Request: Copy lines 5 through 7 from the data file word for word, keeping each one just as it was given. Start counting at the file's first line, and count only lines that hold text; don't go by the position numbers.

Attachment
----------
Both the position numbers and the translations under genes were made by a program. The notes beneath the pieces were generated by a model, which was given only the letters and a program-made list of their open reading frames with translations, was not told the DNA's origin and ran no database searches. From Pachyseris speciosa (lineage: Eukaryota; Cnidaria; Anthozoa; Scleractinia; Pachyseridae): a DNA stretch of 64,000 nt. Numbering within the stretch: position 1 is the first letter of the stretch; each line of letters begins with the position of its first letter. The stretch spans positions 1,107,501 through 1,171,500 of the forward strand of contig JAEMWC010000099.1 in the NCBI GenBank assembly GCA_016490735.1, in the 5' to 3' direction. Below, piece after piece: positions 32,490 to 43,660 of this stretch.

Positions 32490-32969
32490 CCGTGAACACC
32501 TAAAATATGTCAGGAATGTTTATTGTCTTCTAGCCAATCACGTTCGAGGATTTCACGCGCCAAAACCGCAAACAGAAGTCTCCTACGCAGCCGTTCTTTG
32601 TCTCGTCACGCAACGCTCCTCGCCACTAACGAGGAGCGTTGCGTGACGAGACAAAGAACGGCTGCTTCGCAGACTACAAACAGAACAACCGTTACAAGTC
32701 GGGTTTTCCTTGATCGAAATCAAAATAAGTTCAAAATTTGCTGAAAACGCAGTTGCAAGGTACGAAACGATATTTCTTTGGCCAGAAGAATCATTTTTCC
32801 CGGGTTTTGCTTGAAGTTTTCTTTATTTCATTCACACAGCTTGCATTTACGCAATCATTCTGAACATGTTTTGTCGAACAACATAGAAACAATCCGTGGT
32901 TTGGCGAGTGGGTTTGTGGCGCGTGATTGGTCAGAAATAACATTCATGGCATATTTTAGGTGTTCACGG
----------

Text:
32601 TCTCGTCACGCAACGCTCCTCGCCACTAACGAGGAGCGTTGCGTGACGAGACAAAGAACGGCTGCTTCGCAGACTACAAACAGAACAACCGTTACAAGTC
32701 GGGTTTTCCTTGATCGAAATCAAAATAAGTTCAAAATTTGCTGAAAACGCAGTTGCAAGGTACGAAACGATATTTCTTTGGCCAGAAGAATCATTTTTCC
32801 CGGGTTTTGCTTGAAGTTTTCTTTATTTCATTCACACAGCTTGCATTTACGCAATCATTCTGAACATGTTTTGTCGAACAACATAGAAACAATCCGTGGT